AUBURN — Preliminary soil and ground water tests for the future community park space at 1-7 State St. — the site of the former Kalet building — came back "non-detect" for contamination, Ted Liddell, a landscape architect with Bergmann Associates, said during a public meeting Monday night at the Hilton Garden Inn.

Given the site's history of lawsuits based the environmental testing, Liddell said the company's environmental scientists looked at the previous testing results and expanded their testing "just to cover all of the bases."   

The land was tested in five different areas for contaminates, such as petroleum, volatile organic compounds, pesticides and PCBs. Two samples were taken from each spot and compared for the most accurate results. Liddell said there was a discrepancy with one of the ground water samples, so that one will be retested to ensure no pollutants are present. 

"So far the preliminary results have shown that there's nothing to worry about," Liddell said. 

Liddell also unveiled four possible park designs during the meeting. The concepts were designed using ideas from the previous public meeting, including a stage for performances, green space and water features. He said the park will have a mix of contemporary and traditional design features. 

The first design features a large green space surrounded by built-in wall benches, foliage around the perimeter and a shaded stage platform. Design two is more of a plaza, with a paved center, overhead lighting, a water feature and movable seating. The third design also includes green space, along with a band shell, public restrooms and light posts with built-in charging stations. Design four features a paved center with a checker board design for large checker and chess games, along with a water wall and planters and trellises for greenery.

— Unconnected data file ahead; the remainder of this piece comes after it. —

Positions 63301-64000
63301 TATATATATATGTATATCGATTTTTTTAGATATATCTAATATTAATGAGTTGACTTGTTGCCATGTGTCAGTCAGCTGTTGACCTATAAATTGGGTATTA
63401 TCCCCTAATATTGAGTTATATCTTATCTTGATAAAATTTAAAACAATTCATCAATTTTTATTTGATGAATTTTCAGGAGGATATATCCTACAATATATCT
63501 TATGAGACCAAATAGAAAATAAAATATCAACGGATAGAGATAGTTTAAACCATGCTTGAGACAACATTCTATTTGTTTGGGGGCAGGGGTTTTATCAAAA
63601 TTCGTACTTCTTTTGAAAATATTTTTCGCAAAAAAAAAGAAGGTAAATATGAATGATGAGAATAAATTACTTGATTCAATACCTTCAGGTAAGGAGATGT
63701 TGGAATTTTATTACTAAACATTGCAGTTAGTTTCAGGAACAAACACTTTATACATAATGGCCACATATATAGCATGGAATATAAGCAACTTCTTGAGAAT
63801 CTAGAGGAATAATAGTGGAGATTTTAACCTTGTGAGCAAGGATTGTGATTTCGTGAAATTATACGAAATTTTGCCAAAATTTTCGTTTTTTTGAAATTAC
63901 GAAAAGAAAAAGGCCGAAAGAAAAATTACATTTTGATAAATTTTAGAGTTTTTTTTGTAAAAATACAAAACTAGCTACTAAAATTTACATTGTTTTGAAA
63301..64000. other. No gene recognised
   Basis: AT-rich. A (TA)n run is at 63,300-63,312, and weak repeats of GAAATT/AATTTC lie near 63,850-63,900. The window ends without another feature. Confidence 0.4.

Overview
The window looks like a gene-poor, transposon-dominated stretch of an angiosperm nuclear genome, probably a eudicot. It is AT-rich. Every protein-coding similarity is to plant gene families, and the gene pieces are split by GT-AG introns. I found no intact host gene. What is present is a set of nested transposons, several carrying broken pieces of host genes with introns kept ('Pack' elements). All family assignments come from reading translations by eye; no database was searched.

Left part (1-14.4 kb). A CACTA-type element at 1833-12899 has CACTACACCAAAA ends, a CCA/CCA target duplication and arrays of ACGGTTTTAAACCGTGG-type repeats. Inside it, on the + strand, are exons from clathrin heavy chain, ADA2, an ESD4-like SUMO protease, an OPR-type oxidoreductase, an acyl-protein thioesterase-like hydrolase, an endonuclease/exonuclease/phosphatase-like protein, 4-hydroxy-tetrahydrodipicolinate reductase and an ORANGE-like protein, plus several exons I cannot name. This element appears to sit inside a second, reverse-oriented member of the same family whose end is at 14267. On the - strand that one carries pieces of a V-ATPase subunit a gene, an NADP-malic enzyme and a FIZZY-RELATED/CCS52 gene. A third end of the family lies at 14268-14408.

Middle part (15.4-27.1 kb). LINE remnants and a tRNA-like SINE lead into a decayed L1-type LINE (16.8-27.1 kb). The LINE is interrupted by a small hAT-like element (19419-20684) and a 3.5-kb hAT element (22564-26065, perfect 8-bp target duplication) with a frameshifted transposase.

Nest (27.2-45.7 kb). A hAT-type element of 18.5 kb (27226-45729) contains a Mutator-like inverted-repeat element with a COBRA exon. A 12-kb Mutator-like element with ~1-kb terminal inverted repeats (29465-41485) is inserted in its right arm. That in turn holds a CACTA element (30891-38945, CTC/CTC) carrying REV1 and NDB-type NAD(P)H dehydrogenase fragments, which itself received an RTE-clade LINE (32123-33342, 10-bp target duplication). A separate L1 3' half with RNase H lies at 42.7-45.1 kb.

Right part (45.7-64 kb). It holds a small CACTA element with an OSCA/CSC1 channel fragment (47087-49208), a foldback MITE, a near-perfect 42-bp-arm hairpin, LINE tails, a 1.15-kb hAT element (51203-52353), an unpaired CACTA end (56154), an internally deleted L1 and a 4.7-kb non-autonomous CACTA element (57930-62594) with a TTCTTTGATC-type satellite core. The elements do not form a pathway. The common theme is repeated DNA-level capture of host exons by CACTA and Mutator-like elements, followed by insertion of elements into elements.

All four designs incorporated a stage, foliage, lighting, seating, bike racks and the potential for an ice skating rink in the winter.

After the designs were presented, those in attendance were asked to write down what they liked and did not like about the each concept, as well as write down a name and choose their favorite overall design. Concept three seemed to be the most popular option. 

"There might be something in each one that you really, really like and there could be the opportunity that some of the elements from each of the four concepts could be combined into the final concept," Liddell said.  

Auburnian Jack Hardy said the concepts were "interesting" and he liked different elements of each design. Hardy, who helps organize the Founders Day car show downtown, said the park will be a attractive feature for visitors. 

Jane Stebbins, the president of the Music United Foundation in Auburn, attended last month's meeting and said the architects did a "phenomenal job" with the designs. 

"I think they listened to us and put a lot of time and care in constructing all four park concepts," Stebbins said. "Out of the four, you certainly could garner pieces of each to create one amazing park."

Stebbins pitched the idea at the last meeting to name the park after Thommie Walsh, a two-time Tony Award winner from Auburn who died at the age of 57. Several other people suggested naming the park after the performer as well. 

Thommie's sister, Barbara Walsh, was at the meeting and said it is "pretty exciting" that the park could be named after her brother. 

"I think my brother would be extremely proud and honored to know that the Auburnians were thinking of him and wanting to name something after him," Barbara said. "I think he would be thrilled about it." 

Anyone who has additional ideas or comments can submit them by email to Auburn's Office of Planning and Economic Development Director Jenny Haines at jhaines@auburnny.gov, or Kimberly Baptiste, a practice leader at Bergmann Associates, at kbaptiste@bergmannpc.com.

Staff writer Natalie Brophy can be reached at (315)282-2239 or natalie.brophy@lee.net. Follow her on Twitter @brophy_natalie. 

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City Reporter